Your friends and family are going to die. Probably later, but maybe sooner. That much is certain. Another certainty is that, when it happens, we'll all still be using some form of social media. Here's how to grieve digitally, with dignity.
As much as Facebook is the sprawling, glowing, inexorable way we connect with each other these days—around the clock—death just doesn't really belong there. Facebook is designed specifically to make you feel proud about yourself. Timeline is a monument to your joys and achievements, no matter how superficial and beer-soaked they may have been. It's a place to share your glee—share it all over everyone's faces, whether they like it or not.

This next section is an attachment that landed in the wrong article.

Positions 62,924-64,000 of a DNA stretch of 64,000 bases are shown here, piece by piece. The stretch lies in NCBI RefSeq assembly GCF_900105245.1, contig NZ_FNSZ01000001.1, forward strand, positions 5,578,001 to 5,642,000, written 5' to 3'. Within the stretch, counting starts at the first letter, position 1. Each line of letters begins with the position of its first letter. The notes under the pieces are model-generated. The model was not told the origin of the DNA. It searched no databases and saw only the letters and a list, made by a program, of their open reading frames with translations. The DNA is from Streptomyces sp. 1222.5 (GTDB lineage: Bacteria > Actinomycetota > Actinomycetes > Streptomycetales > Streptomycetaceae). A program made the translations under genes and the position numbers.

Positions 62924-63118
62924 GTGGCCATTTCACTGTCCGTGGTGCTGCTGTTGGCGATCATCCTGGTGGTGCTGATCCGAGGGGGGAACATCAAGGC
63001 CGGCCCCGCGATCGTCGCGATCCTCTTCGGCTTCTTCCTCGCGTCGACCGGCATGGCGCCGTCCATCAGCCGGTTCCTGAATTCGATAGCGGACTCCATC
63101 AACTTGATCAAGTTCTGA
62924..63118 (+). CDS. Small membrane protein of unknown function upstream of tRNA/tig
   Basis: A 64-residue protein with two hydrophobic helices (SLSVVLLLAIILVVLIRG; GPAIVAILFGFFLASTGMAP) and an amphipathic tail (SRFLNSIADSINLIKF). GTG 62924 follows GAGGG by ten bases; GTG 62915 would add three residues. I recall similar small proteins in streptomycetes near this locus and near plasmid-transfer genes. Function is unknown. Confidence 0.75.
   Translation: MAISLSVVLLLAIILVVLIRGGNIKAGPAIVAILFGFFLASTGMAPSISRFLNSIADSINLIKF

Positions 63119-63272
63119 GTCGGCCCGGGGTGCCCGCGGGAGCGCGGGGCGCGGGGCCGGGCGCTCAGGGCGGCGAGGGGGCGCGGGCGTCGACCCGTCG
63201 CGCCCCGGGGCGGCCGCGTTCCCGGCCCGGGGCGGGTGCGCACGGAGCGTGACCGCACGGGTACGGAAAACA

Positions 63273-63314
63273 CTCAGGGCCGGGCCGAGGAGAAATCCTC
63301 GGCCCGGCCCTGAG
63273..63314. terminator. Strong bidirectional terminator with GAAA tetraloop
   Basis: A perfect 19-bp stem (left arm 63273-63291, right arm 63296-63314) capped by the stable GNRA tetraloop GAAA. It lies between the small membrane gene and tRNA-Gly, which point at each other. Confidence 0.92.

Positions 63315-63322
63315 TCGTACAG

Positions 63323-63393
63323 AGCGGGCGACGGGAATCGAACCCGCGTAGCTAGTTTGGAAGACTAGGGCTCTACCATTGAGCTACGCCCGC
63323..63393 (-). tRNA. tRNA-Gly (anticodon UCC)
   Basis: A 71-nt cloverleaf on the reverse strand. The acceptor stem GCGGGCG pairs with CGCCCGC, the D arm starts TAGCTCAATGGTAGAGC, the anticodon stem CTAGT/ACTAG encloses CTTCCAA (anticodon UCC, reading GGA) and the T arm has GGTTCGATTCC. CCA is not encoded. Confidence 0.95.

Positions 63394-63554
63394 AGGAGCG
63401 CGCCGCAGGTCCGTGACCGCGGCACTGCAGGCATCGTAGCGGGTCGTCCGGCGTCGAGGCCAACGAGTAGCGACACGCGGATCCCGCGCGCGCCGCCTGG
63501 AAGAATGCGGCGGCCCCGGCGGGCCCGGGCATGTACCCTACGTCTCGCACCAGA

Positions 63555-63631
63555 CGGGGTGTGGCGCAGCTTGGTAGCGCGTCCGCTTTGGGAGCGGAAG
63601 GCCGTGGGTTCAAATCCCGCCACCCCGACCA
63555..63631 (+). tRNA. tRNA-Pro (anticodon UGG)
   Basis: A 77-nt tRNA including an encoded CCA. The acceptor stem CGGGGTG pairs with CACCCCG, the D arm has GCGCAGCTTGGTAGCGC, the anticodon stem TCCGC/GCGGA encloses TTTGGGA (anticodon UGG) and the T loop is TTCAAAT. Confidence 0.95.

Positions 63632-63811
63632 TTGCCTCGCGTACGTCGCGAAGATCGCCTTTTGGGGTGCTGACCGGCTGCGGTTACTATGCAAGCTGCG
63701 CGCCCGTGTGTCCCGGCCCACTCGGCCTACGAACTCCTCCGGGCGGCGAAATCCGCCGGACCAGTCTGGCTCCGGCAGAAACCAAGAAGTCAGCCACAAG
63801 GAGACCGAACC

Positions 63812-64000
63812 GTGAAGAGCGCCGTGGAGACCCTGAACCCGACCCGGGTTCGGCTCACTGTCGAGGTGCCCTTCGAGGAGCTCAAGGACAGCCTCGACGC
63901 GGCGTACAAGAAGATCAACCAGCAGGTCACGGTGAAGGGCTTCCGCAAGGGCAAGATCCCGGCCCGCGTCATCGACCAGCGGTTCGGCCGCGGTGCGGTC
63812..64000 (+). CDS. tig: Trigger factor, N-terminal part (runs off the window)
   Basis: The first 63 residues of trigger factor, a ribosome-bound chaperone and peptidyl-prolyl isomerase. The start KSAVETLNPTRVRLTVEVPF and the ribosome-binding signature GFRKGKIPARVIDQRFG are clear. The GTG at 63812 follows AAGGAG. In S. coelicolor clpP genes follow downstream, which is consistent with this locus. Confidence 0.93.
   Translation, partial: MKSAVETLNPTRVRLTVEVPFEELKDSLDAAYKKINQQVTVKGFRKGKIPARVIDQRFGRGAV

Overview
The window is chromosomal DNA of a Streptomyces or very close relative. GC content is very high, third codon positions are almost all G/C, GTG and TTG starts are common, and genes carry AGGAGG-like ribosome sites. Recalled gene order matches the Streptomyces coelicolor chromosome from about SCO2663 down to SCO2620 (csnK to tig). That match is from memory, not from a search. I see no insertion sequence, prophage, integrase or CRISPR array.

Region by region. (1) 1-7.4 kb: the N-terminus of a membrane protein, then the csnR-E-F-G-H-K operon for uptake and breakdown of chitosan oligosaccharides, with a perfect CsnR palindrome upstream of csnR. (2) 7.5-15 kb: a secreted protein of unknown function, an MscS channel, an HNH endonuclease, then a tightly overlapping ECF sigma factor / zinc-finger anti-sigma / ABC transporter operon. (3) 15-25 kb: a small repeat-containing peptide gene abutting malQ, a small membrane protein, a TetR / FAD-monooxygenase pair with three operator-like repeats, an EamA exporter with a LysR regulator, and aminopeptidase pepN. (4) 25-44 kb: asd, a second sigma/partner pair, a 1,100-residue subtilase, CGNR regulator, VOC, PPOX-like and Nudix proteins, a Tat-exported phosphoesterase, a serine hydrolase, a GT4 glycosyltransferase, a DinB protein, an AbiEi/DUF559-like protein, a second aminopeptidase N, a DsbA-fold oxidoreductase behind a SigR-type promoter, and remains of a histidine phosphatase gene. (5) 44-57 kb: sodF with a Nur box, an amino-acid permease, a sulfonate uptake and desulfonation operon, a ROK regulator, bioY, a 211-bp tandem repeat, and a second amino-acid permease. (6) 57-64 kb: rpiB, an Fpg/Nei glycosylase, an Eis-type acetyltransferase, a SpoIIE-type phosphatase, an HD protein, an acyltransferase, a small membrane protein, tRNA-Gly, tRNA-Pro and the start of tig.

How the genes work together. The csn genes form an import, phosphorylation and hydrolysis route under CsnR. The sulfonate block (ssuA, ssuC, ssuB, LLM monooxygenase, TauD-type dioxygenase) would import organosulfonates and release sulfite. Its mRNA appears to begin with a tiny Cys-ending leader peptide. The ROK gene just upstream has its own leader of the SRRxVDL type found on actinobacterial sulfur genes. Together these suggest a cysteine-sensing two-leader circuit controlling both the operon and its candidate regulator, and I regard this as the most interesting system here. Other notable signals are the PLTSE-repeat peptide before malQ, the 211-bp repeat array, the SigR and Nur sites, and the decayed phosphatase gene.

That's okay. Toast to the nice things while you have 'em. The new job! Like like like. A picture of your baby: "Your baby is so cute!" These things are fine and we usually like looking at them.
We've told you how to navigate general bad news on the 'book. But death? Death has no place on Facebook. The idea is to talk about interesting things in your life. Death isn't interesting (unless it's a reviled politician, an exciting celebrity overdose, or you, personally). Aunts and grandpas—not interesting. It's just bleak, and sorrowful, and deeply, profoundly intimate—adjectives not meant for the Zuckerberg megaphone.